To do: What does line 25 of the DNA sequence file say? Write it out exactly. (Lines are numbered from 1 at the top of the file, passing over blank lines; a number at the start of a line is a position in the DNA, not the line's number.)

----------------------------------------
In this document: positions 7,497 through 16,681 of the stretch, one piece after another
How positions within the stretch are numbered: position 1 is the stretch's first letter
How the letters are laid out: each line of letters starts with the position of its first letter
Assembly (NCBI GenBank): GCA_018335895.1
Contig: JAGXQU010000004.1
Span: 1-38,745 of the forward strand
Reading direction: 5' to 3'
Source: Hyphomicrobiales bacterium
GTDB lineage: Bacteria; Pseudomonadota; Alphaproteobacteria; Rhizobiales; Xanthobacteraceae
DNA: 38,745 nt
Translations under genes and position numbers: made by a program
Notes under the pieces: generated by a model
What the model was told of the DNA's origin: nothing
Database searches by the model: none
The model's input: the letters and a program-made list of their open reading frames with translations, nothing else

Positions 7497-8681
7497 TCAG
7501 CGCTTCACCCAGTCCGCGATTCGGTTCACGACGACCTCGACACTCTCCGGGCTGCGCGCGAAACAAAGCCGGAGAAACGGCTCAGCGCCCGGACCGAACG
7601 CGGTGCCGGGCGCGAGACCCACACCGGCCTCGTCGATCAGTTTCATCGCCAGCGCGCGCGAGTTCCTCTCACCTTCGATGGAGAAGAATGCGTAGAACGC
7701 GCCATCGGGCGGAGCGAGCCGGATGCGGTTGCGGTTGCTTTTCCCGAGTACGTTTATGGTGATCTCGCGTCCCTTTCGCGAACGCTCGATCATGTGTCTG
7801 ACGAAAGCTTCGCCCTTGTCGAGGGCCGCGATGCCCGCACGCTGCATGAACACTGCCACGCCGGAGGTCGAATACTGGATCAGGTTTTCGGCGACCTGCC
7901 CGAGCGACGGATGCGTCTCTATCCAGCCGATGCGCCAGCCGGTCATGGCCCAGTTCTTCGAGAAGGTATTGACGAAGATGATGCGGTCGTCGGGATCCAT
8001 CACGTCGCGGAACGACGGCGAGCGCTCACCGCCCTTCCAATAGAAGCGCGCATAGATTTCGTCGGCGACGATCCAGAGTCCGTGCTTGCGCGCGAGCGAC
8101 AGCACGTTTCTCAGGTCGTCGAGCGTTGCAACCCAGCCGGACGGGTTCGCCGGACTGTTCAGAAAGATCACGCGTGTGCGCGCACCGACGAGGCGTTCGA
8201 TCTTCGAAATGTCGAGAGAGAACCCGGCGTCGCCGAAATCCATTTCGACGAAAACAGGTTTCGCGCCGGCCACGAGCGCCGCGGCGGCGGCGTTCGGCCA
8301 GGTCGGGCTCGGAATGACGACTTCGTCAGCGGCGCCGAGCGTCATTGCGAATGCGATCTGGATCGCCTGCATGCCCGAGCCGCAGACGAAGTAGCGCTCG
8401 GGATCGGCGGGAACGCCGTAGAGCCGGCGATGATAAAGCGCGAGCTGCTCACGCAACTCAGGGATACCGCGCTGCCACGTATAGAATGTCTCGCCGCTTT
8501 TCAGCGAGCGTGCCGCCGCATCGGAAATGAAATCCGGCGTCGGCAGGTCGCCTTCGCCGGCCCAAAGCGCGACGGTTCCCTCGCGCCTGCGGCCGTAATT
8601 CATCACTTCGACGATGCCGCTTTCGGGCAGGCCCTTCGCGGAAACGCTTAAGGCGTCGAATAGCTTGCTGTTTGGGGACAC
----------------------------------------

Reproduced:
8201 TCTTCGAAATGTCGAGAGAGAACCCGGCGTCGCCGAAATCCATTTCGACGAAAACAGGTTTCGCGCCGGCCACGAGCGCCGCGGCGGCGGCGTTCGGCCA